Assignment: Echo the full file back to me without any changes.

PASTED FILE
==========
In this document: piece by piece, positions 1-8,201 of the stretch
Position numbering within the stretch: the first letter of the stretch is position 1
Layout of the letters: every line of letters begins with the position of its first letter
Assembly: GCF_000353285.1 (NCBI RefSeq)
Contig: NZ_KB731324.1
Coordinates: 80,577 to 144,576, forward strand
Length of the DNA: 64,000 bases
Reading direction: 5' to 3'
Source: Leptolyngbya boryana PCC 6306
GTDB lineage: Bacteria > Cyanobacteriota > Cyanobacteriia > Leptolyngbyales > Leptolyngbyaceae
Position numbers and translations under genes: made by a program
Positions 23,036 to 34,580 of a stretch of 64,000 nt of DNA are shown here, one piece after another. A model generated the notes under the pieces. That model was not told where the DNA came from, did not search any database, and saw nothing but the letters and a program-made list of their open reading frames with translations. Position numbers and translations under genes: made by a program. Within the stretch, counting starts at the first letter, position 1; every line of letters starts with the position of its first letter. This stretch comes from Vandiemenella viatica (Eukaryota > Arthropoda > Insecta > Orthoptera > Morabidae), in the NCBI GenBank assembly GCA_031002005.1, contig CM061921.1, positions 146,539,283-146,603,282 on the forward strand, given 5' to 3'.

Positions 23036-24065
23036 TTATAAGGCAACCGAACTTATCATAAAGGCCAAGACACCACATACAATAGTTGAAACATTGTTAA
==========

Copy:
In this document: piece by piece, positions 1-8,201 of the stretch
Position numbering within the stretch: the first letter of the stretch is position 1
Layout of the letters: every line of letters begins with the position of its first letter
Assembly: GCF_000353285.1 (NCBI RefSeq)
Contig: NZ_KB731324.1
Coordinates: 80,577 to 144,576, forward strand
Length of the DNA: 64,000 bases
Reading direction: 5' to 3'
Source: Leptolyngbya boryana PCC 6306
GTDB lineage: Bacteria > Cyanobacteriota > Cyanobacteriia > Leptolyngbyales > Leptolyngbyaceae
Position numbers and translations under genes: made by a program
Positions 23,036 to 34,580 of a stretch of 64,000 nt of DNA are shown here, one piece after another. A model generated the notes under the pieces. That model was not told where the DNA came from, did not search any database, and saw nothing but the letters and a program-made list of their open reading frames with translations. Position numbers and translations under genes: made by a program. Within the stretch, counting starts at the first letter, position 1; every line of letters starts with the position of its first letter. This stretch comes from Vandiemenella viatica (Eukaryota > Arthropoda > Insecta > Orthoptera > Morabidae), in the NCBI GenBank assembly GCA_031002005.1, contig CM061921.1, positions 146,539,283-146,603,282 on the forward strand, given 5' to 3'.

Positions 23036-24065
23036 TTATAAGGCAACCGAACTTATCATAAAGGCCAAGACACCACATACAATAGTTGAAACATTGTTAA